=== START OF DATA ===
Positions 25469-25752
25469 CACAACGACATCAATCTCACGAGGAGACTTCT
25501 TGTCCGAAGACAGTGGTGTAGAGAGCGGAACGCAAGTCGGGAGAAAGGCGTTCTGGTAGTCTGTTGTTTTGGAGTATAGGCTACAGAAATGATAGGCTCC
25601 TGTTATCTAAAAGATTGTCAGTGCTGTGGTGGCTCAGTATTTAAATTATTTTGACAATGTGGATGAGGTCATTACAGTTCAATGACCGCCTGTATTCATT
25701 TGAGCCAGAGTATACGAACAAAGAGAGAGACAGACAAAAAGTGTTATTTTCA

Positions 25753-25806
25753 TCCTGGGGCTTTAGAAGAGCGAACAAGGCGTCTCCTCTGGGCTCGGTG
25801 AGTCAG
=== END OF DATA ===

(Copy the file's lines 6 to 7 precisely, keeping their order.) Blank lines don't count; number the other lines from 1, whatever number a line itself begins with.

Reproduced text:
Positions 25753-25806
25753 TCCTGGGGCTTTAGAAGAGCGAACAAGGCGTCTCCTCTGGGCTCGGTG